Inhibition of HIV-1 gene expression by novel macrophage-tropic DNA enzymes targeted to cleave HIV-1 TAT/Rev RNA

H. Unwalla, A. C. Banerjea

Research output: Contribution to journalArticlepeer-review

42 Scopus citations


Many regions of the HIV-1 genome have been targeted in earlier studies by RNA-cleaving DNA enzymes possessing the 10-23 catalytic motif, and efficient inhibition of HIV-1 gene expression was reported. All these studies employed charged synthetic lipids to introduce the catalytic DNA into the mammalian cells, which severely limits its practical application and usefulness in vivo. Taking advantage of the ability of G residues to interact directly with the scavenger receptors on the macrophages, we synthesized a DNA enzyme 5970 that contained 10 G residues at the 3′ end. With the aim of improving the intracellular stability of the DNA enzyme 5970, we added two short stretches of stem-loop structures that were 12 bases long on either side of the DNA enzyme 5970. DNA enzyme 5970 without the poly-G tracts cleaved the synthetic RNA of HIV-1 TAT/Rev, two important regulatory proteins of HIV, very efficiently in a sequence-specific manner. Addition of 10 G residues at the 3′ end of the DNA enzyme affected the cleavage efficiency only marginally whereas the same DNA enzyme with stem-loop structures on either end was significantly less efficient. The DNA enzyme with the poly-G tract at its 3′ end was taken up specifically by a human macrophage-specific cell line directly in the absence of Lipofectin and was also able to inhibit HIV-1 gene expression in a transient-expression system as well as when challenged with the virus. The potential applications of these novel macrophage-tropic DNA enzymes are discussed.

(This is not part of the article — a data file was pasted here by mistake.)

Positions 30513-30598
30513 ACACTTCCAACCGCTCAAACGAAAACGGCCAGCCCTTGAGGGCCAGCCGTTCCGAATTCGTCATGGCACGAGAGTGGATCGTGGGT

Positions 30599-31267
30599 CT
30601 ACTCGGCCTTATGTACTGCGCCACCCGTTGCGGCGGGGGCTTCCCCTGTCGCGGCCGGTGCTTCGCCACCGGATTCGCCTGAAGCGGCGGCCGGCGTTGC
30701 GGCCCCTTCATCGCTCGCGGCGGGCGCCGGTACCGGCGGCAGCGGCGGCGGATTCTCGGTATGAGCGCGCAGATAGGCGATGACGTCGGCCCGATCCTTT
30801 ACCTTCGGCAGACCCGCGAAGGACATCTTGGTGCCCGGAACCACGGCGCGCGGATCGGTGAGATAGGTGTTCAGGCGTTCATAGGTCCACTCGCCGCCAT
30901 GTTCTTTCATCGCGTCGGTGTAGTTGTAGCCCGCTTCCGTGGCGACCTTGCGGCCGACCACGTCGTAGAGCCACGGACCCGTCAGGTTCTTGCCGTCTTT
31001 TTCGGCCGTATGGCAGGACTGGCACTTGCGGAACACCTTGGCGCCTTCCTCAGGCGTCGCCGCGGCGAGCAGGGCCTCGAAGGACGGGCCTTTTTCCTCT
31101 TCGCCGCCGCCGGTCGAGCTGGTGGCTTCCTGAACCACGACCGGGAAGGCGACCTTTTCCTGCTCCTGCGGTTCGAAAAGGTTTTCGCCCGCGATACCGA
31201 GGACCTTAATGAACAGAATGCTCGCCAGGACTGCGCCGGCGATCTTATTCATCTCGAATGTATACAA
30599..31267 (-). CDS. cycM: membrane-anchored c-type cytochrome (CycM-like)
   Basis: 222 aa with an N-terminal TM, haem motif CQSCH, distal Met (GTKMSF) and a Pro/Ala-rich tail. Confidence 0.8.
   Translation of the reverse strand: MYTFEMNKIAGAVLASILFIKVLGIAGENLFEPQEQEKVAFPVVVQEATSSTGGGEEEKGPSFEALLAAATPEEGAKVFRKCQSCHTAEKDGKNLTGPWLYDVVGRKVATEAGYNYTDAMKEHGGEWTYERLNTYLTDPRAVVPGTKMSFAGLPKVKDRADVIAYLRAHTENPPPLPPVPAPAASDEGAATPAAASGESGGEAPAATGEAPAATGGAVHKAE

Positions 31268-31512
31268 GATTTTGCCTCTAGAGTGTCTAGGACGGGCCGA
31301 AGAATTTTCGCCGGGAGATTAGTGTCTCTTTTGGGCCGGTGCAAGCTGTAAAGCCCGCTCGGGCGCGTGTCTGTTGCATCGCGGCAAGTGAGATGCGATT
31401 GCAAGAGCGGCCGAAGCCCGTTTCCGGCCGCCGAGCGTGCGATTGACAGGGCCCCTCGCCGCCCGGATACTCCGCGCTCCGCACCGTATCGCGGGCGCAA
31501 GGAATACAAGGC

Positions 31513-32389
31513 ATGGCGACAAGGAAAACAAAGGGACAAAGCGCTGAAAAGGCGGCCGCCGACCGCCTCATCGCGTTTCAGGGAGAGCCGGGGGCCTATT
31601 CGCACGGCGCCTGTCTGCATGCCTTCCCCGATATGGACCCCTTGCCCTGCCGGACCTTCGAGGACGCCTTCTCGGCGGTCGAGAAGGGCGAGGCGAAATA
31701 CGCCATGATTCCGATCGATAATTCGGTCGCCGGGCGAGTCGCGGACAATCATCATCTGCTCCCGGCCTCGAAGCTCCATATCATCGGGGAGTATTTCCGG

Original languageEnglish (US)
Pages (from-to)147-155
Number of pages9
JournalBiochemical Journal
Issue number1
StatePublished - Jul 1 2001


  • Gene silencing
  • Gene therapy
  • HIV-1 replication

ASJC Scopus subject areas

  • Biochemistry


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